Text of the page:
October 15, 2014
A few years ago I was at a steakhouse for a company dinner. I had ordered the King of Steaks, a Rib-Eye medium rare and was looking forward to eating it. When I cut into my steak I saw that it was basically well-done (there was the tiniest sliver of pink left amidst a sea of gray). I flagged the server and said “Um, I ordered this medium-rare…”1
Without a moment’s hesitation she apologized, grabbed the plate and went directly back to the kitchen with it. Barely five minutes later she brought back out a piping hot steak that was cooked perfectly. She checked back again a few minutes later to make sure everything was ok (it was).
Why was this so good? She knew exactly what had happened and knew how to fix it to my satisfaction. There weren’t any games played, just immediate and decisive action.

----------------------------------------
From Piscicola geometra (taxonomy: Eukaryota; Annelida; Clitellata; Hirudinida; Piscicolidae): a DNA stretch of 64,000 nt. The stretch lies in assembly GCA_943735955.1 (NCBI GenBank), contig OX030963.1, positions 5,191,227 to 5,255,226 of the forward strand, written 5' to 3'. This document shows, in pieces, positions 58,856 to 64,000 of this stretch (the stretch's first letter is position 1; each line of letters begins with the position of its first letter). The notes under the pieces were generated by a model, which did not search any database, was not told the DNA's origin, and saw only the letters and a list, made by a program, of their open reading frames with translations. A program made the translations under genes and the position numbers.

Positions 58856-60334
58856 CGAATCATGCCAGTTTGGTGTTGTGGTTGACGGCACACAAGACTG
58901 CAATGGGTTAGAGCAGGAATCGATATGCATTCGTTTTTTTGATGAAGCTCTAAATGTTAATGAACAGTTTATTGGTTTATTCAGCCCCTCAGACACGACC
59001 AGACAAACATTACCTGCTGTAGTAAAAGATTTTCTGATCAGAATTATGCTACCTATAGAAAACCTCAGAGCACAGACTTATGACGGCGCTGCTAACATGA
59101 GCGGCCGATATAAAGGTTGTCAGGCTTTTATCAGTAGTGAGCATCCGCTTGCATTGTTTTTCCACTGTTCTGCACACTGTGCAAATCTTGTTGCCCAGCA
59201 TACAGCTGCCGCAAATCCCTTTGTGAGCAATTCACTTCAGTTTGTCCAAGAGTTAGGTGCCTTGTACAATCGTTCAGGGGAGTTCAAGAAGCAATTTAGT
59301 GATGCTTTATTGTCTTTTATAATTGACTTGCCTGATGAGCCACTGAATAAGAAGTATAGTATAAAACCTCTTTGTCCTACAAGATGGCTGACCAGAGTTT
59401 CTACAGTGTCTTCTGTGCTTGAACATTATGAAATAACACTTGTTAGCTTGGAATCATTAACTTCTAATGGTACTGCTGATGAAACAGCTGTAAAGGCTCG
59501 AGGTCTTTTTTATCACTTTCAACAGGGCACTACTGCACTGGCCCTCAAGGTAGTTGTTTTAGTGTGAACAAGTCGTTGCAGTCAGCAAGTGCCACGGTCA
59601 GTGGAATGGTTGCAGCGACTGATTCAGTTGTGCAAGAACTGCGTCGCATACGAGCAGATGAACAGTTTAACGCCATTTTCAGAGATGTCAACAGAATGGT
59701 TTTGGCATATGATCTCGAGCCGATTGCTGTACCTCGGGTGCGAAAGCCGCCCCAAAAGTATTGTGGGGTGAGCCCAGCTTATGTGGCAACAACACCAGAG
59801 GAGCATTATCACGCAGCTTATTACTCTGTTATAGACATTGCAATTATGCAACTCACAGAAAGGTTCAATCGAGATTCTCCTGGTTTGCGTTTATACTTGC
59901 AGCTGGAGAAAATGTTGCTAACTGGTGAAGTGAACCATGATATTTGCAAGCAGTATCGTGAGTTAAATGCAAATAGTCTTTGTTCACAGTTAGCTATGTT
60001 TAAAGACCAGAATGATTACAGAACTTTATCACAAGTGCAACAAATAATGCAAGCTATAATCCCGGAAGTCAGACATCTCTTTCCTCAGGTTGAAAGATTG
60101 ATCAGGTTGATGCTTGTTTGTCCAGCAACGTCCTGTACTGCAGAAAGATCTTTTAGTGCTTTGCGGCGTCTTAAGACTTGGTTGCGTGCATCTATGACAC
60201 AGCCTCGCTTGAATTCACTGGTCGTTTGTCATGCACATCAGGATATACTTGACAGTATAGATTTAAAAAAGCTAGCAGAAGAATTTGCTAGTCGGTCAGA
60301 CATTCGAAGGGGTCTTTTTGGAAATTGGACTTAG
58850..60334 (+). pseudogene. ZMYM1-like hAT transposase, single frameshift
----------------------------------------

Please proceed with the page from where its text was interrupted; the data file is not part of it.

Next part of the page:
I was at a hotel recently and the last day something bad happened that left a sour taste in my mouth. The manager on duty very nice and apologetic. But she asked “What would you like me to do to ‘make it right’?“. I hate that question because I don’t know how to respond. Asking to comp the whole trip would be overboard and unfair. But putting the onus of the decision on me when I’m already under duress only compounds the problem.
If you’re in the service industry, you need to understand what that means and not make the customer come up with their own solutions.
1. There could've been a dozen reasons why my steak was overcooked, and it probably wasn't the server's fault, so there's no use in getting angry with her about it. The best part is that I didn't even have time to get angry.
Written by Scott Williams who lives and works in sunny Phoenix, AZ. Twitter is also a place.